It comes as no surprise that remote working and flexi-time are going to become integral parts of the future world of work. There is a continuously growing demand for companies to offer flexible and remote working options, as well as a spike in the number of employees requesting to work from home.
Before the pandemic, it was expected that in 2020, 50% of the UK workforce would have a remote working element integrated into their lifestyle. A prediction that has since been fulfilled.
Generally speaking, remote working gives employees a greater sense of freedom, and therefore the potential for greater ownership and control of their working life. However, there are a few reasons to be wary of remote work.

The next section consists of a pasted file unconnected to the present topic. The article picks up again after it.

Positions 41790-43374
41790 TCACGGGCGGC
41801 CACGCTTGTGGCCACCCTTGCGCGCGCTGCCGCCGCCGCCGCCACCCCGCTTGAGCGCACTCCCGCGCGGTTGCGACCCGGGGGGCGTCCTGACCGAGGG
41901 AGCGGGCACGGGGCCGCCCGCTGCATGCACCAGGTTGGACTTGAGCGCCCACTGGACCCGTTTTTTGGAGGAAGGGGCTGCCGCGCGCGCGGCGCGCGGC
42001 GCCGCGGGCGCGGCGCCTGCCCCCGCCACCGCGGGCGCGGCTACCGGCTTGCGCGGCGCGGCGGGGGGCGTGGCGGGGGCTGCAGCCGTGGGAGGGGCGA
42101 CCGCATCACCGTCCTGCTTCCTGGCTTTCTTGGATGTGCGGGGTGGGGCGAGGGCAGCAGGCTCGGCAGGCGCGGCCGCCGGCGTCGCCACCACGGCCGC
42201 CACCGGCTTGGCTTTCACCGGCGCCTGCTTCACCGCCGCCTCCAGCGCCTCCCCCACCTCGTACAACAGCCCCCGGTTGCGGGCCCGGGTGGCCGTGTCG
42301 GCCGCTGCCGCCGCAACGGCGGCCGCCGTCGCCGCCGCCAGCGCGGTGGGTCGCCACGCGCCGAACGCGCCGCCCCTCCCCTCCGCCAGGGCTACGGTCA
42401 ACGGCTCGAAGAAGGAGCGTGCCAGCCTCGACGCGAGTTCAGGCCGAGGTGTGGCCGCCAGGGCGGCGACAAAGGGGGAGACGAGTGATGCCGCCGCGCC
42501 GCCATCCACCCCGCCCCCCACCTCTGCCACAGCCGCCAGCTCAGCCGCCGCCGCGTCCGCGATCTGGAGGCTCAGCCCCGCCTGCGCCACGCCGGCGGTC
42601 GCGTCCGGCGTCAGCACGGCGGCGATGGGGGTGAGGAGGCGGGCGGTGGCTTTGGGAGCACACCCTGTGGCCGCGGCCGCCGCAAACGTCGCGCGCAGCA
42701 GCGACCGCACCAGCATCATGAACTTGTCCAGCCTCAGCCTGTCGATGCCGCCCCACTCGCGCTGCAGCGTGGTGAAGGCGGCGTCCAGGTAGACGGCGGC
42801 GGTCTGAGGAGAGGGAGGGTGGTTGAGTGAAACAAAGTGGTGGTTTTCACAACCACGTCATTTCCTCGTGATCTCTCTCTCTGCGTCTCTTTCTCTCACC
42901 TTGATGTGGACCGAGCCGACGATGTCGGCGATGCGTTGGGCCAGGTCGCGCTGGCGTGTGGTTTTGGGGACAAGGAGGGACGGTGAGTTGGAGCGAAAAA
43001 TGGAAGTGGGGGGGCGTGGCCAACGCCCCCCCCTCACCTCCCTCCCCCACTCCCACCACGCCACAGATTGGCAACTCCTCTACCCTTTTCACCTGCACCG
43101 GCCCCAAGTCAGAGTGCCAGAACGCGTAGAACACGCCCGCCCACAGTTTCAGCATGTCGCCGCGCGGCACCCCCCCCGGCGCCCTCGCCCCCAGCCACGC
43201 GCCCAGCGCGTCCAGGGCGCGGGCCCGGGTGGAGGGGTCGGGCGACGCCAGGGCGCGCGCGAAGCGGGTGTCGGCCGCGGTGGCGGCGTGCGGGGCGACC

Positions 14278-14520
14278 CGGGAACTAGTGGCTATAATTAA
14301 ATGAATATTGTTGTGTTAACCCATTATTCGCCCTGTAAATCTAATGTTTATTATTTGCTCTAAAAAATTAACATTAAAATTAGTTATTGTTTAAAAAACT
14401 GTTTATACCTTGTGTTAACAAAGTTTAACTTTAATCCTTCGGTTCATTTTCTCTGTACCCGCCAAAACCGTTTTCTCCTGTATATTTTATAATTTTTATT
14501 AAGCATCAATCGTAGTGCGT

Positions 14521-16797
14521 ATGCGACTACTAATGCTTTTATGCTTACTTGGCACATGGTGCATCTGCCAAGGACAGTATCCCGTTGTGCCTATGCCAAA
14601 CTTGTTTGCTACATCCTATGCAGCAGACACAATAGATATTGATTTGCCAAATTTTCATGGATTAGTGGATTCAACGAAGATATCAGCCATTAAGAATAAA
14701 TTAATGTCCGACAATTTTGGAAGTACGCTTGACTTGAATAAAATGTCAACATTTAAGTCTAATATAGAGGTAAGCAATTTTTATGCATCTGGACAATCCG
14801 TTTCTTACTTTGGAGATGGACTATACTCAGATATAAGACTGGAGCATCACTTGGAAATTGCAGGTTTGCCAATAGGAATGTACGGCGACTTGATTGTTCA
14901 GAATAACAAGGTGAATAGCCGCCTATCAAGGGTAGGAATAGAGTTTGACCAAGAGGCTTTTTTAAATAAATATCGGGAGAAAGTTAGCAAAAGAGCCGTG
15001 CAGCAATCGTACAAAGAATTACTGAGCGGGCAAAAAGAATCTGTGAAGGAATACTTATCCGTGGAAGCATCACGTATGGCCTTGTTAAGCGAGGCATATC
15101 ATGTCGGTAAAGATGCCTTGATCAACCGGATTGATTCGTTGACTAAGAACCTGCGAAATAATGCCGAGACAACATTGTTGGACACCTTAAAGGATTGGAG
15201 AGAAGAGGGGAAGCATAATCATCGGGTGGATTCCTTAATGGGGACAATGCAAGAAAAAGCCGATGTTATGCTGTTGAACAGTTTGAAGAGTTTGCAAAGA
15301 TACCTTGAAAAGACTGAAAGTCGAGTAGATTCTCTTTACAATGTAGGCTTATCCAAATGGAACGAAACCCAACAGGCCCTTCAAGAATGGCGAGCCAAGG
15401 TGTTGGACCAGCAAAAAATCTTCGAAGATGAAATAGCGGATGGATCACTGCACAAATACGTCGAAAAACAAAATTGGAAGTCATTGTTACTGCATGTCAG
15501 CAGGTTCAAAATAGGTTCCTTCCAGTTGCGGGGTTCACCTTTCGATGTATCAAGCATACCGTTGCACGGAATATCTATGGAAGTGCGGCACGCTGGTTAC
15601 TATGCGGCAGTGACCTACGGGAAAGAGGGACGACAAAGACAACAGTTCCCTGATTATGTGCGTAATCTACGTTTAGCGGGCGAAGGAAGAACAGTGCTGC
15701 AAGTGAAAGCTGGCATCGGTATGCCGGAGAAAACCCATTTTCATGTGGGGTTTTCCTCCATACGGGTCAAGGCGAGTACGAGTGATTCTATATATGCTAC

For some, working from home can mean a better work-life balance as you cut down on the commute and can fit household chores and life admin into a normally busy day. On the flip side, it can feel isolating and many feel like work begins to take over the home environment. Whether you prefer to separate work from your home life or like to integrate the two, it is imporant to consider what decisions you can make to have a healthy work-lifebalance.
In April 2020, statistics released by the UK's Office for National Statistics showed 49.2% of adults in employment were working from home, as a result of the social distancing measures introduced in response to the coronavirus pandemic. With more and more people working remotely, it is more important than ever to establish a healthy relationship between work and private life.